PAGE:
Maria Altonen has cultivated Project Empower in Richmond and transitioned it from a little-known entity into a unique crisis intervention, support, and advocacy team that serves Richmond’s large urban hospital. Utilizing their expansive knowledge of the Richmond area’s sexual and domestic violence agencies, offerings, limitations, and those who work in the field, Maria has developed Project Empower into the tremendous service it is today. Assisting hundreds of victim-survivors in 2018, they afforded those who had been at the most terrifying points in their lives to access shelter, legal assistance, transportation, food, housing, employment, medical and counseling, and the crucial awareness that they were not alone on their journey to recovery. Maria’s anonymous nominator says, “To enter a position in a department that was virtually unheard of and undefined, and create something that is now recognized by Commonwealth’s Attorneys, victim advocates, police officers, and most of the VCU Health system speaks volumes! Maria’s work is not just an asset in our community, but has literally saved lives.”


Teal Ribbon Award
Honors one working specifically in the field of sexual violence for demonstrating exemplary commitment to restoring power and hope to victims who have experienced sexual violence through the provision of direct client services. The nominee excels in advocacy work by promoting empowerment which fosters healing.

2019 Teal Ribbon Award Honoree: Terri Giller, Fredericksburg

Terri Giller is an art therapist who works with survivors of sexual violence at Rappahannock Council Against Sexual Assault in Fredericksburg. Through her nonjudgmental and supportive guidance, she gives survivors the tools to empower and express their own experiences on their terms. Terri’s anonymous nominator writes, “We have had former and current clients run up to our tables at events to tell us how much they loved working with her and how she has given them tools for coping, grounding, expressing, and processing their trauma. Terri also puts so much time into working with individuals and groups, without rushing people into engaging with the parts of themselves they aren’t ready to see. Terri has brought a highly specialized service into our area. Her work has brought many long-term benefits to our clients’ ability to connect and self-express. Many of her clients continue to engage in the arts community of our area after closing out their counseling.”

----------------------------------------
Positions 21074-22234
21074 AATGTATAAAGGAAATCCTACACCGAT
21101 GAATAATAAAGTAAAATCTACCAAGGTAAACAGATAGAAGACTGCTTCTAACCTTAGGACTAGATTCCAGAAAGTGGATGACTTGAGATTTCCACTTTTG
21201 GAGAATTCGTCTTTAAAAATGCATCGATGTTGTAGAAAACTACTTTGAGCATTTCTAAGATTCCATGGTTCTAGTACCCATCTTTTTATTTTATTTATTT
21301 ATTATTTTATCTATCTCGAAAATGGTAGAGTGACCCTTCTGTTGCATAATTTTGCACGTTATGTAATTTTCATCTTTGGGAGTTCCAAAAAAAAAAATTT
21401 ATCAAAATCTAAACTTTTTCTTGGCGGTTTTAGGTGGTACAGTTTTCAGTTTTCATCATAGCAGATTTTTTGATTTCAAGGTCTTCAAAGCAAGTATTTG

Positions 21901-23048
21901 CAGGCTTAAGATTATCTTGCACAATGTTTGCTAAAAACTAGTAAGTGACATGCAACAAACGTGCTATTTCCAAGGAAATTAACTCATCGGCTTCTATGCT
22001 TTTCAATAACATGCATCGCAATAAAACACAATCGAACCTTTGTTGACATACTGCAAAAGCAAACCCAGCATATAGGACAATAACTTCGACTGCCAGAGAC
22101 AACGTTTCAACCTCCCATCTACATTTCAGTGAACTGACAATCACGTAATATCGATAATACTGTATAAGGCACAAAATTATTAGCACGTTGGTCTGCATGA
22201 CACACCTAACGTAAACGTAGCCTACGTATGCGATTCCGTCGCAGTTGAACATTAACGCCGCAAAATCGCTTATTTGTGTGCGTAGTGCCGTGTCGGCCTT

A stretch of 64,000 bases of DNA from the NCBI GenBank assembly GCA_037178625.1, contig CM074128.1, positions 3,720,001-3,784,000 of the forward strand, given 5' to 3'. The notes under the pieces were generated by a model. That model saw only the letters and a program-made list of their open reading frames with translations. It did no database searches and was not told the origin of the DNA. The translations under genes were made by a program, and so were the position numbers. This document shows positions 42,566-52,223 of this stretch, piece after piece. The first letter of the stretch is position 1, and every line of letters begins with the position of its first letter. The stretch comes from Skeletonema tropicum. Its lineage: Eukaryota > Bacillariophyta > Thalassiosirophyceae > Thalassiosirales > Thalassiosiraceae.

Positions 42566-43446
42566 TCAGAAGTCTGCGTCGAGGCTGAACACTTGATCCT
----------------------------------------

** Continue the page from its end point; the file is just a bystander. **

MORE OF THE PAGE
Blue Ribbon Award
Honors one working with children or adolescents who have witnessed or experienced domestic or sexual violence. The nominee is recognized for demonstrating exemplary commitment to restoring power and hope to young victims through direct client services. The nominee excels in advocacy work by promoting education and empowerment which fosters healing.

2019 Blue Ribbon Award Honoree: Andrew Ehrhard, Rockbridge County Sheriff’s Office